LONDON RF power semiconductors for the wireless infrastructure sector may not be the best opportunity for companies developing and making devices using Gallium Nitride (GaN) process technology, a researcher at ABI (Scottsdale, Ariz.) suggests.
Apart from some military applications and microwave communications, most of the interest in GaN is centered on mobile wireless infrastructure and WiMAX. But according to ABI Research director Lance Wilson, the economics of this price-sensitive sector may mean that it is the wrong playing field for GaN.
"Aside from the newness of the technology, device cost is a huge negative for GaN when compared with Si LDMOS in conventional amplifier circuits," said Wilson.
In time, he suggests, incremental improvement in GaN pricing will overcome this problem. But Wilson says "GaN device pricing on a one-to-one basis will never approach Si LDMOS for mobile infrastructure. It is simply a more expensive process technology."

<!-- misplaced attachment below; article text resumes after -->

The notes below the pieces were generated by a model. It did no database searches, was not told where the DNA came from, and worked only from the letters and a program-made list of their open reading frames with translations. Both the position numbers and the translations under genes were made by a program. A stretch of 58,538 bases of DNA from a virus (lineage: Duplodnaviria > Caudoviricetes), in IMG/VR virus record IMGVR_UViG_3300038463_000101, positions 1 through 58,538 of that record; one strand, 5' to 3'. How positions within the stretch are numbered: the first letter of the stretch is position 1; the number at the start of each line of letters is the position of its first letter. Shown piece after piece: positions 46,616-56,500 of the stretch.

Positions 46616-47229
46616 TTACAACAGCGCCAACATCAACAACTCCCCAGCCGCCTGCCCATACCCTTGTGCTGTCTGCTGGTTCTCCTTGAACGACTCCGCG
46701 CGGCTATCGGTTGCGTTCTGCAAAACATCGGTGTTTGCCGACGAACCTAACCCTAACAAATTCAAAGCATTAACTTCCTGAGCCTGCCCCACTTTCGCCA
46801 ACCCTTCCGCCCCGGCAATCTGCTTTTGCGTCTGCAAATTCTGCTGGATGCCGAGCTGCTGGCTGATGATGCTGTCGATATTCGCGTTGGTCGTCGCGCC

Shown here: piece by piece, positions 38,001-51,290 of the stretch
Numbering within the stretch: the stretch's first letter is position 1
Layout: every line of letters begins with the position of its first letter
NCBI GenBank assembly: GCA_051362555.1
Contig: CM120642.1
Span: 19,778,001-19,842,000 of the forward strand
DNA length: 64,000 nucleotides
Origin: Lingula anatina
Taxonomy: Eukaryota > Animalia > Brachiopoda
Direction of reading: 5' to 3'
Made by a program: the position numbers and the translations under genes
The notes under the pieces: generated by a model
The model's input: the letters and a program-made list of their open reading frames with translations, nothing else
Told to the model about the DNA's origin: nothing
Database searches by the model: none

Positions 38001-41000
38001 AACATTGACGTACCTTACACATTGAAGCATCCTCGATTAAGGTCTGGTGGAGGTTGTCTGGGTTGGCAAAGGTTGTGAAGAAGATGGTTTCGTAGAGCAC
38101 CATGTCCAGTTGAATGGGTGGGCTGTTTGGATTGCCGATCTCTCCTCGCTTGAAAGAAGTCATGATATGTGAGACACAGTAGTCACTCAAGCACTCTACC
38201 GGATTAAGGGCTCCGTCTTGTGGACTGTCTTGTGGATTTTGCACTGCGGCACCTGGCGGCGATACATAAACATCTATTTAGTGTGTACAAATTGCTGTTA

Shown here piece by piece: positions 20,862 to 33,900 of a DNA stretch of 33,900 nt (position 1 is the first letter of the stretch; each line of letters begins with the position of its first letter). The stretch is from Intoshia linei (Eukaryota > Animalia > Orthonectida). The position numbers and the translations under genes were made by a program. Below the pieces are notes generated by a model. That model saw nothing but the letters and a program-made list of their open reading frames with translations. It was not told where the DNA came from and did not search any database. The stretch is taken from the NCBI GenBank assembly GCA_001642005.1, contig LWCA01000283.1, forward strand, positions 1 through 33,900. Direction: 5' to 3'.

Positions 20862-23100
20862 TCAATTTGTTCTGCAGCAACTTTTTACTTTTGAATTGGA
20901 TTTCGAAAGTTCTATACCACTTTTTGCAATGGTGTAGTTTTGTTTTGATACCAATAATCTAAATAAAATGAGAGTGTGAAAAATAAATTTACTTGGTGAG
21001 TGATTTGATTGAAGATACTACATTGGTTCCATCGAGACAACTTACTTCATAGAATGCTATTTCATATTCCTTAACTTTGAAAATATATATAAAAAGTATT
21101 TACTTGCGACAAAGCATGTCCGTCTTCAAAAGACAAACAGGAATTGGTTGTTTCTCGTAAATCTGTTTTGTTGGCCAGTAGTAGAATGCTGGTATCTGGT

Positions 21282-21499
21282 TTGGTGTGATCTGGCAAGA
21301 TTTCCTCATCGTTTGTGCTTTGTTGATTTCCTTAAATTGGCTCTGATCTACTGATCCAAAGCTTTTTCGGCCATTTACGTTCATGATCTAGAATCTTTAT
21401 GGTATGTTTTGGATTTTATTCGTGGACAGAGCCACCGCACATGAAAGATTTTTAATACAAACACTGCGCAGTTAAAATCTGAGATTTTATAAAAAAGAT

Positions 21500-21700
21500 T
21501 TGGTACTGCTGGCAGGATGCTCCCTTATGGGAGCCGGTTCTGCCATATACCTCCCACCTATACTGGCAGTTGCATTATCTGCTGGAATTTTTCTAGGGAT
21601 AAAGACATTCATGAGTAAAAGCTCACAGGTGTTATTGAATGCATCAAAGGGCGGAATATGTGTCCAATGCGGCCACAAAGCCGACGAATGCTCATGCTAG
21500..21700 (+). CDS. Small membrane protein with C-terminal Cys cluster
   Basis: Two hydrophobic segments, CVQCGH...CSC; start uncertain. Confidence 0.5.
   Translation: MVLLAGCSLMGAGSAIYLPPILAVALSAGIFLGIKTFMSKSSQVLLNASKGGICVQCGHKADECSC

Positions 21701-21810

Even if superior performance is achieved, it will probably be only incremental, suggests Wilson. "In mobile wireless infrastructure, the two technologies are more or less equal in price and performance. GaN will capture some portion of the RF power amplifier business for mobile wireless infrastructure over the next few years, but certainly not all of it."
Wilson also maintains that there will be too many GaN participants for this market segment, and at least half will drop out willingly or be forced to do so.
However, he stresses that the process technology still has a bright future. Wilson suggests at frequencies above 4 GHz, beyond the performance range of Si LDMOS, GaN may dominate practically all of the high-power markets.
He adds Eudyna Devices and Toshiba have wisely targeted the microwave (>4 GHz) markets for much of their participation with GaN, and they will reap considerable benefits from doing so.